The coronary vasculature begins to develop during primary cardiac morphogenesis, as the ventricular chamber walls thicken. Endothelial precursor cells reach the heart via the epicardium, where they form vascular tubes, a process termed “vasculogenesis.” These tubes coalesce to form a microvascular network that expands by sprouting (i.e., vessels are formed from preexisting vessels), a process termed “angiogenesis.” Subsequently, larger vessels are formed via unification of microvessels, and several of these vessels form a ring at the root of the aorta, coalesce, and then grow into the aorta, forming the two main coronary arteries. These events occur during a relatively short portion of the gestation period. Despite the importance of this aspect of heart development, our understanding of coronary vasculogenesis and angiogenesis has lagged behind our knowledge of other aspects of heart development. This chapter reviews the current status of this topic by considering precoronary, as well as coronary, events, and it explores the putative regulators of coronary vascular growth.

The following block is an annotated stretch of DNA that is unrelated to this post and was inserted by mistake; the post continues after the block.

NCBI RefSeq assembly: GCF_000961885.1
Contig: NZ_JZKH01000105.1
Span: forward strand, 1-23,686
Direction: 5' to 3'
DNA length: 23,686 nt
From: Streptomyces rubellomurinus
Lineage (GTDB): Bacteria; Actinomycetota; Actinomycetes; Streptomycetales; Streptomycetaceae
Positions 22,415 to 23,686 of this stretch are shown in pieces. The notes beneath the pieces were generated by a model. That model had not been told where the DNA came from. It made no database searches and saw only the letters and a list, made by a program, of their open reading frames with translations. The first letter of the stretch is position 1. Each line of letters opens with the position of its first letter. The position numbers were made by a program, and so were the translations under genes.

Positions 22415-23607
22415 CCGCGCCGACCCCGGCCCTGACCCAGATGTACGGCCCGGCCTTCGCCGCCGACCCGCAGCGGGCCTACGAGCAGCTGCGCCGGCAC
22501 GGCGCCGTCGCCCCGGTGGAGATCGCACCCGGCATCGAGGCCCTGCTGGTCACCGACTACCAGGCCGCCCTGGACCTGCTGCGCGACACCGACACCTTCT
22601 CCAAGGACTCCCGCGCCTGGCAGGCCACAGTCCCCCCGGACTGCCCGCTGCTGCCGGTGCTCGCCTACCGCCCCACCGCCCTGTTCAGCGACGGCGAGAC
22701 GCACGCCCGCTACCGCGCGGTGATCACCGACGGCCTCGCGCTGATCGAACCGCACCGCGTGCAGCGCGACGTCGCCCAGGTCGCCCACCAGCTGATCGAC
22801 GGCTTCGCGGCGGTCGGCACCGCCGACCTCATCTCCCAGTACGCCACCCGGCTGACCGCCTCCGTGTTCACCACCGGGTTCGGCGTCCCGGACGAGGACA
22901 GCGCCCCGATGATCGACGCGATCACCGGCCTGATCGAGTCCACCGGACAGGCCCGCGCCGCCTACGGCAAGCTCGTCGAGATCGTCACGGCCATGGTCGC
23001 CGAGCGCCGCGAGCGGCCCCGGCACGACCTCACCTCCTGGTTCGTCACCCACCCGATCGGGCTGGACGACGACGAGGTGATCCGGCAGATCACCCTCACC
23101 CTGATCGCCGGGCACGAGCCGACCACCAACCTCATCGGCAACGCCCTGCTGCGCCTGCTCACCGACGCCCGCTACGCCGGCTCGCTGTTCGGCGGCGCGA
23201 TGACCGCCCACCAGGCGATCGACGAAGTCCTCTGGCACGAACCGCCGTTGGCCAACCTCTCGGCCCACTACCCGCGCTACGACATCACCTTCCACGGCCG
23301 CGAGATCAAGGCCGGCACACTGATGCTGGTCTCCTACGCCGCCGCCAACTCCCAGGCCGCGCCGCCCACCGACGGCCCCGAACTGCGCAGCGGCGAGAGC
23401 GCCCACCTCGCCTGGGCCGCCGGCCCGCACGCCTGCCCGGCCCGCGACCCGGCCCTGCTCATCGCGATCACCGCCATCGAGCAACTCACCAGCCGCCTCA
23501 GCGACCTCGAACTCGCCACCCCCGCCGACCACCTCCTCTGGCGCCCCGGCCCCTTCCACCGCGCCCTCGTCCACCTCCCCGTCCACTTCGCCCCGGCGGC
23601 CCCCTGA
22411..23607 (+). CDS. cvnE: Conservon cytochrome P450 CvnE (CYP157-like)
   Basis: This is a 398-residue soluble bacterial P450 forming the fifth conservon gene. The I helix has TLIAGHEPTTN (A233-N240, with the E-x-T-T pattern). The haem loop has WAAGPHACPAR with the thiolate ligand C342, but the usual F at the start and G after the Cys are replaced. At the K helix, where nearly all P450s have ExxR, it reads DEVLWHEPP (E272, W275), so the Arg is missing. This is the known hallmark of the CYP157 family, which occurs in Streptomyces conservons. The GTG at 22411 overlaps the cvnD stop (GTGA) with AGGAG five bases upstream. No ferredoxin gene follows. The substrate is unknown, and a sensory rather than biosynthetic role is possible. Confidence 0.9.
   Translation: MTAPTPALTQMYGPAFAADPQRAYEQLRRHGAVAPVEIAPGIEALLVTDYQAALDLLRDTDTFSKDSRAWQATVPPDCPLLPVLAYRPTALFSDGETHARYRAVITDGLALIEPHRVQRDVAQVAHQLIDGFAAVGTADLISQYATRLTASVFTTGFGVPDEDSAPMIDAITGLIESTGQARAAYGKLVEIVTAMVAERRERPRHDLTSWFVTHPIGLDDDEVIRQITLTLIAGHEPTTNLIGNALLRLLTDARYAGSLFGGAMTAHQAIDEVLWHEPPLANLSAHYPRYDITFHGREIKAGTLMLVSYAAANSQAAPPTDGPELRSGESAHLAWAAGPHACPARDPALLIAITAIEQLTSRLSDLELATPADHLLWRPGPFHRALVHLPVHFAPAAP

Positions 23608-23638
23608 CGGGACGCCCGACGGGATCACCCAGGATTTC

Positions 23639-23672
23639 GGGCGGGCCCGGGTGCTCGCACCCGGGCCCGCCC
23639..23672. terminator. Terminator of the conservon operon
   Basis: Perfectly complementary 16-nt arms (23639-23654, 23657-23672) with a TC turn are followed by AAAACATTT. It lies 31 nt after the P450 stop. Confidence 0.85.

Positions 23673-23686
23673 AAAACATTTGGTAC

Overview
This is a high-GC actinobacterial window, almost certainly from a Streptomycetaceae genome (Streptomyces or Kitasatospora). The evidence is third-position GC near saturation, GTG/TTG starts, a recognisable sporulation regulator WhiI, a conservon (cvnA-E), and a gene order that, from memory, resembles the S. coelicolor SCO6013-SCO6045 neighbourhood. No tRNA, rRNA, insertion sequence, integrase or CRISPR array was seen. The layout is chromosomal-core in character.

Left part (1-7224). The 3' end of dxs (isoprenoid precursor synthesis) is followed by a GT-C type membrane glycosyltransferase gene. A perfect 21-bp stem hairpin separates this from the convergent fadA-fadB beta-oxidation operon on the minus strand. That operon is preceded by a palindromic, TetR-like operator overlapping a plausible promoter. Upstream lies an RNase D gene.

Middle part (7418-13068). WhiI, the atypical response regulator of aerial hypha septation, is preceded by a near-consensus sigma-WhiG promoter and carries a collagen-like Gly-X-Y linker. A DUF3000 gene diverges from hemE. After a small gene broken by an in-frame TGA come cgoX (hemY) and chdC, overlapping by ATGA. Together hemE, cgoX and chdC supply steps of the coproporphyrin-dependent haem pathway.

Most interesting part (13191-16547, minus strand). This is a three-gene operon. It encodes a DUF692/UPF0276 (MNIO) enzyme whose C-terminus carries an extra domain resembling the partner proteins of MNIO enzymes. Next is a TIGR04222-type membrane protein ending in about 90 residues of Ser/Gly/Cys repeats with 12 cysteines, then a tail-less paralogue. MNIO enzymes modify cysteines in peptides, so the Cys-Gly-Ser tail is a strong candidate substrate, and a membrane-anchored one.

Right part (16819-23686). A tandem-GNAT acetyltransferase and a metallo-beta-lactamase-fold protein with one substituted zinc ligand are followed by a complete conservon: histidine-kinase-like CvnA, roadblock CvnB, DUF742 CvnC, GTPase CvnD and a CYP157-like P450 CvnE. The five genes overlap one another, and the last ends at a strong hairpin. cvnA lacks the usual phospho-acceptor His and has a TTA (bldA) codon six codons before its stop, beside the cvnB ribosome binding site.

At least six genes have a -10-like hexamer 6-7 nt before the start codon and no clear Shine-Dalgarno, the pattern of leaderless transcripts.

Formation of the heart tubes occurs as endothelial cells migrate from the cardiogenic plate to the basal surface of the endoderm (Viragh et al., 1990). These endocardial angioblasts have been shown to arise from mesodermal tissue that lies just anterior to Hensen's node (Coffin & Poole, 1991). DeRuiter and colleagues (1993) postulated that endocardial endothelial cells originate from precursors that are independent of the cardiogenic plate. Recent data from Markwald (1995) on early expression of genes in cardiovascular development support this hypothesis. Subsequently, myocytes proliferate to form a myocardium, the cardiac jelly diminishes, and the endocardial surface becomes progressively more trabeculated.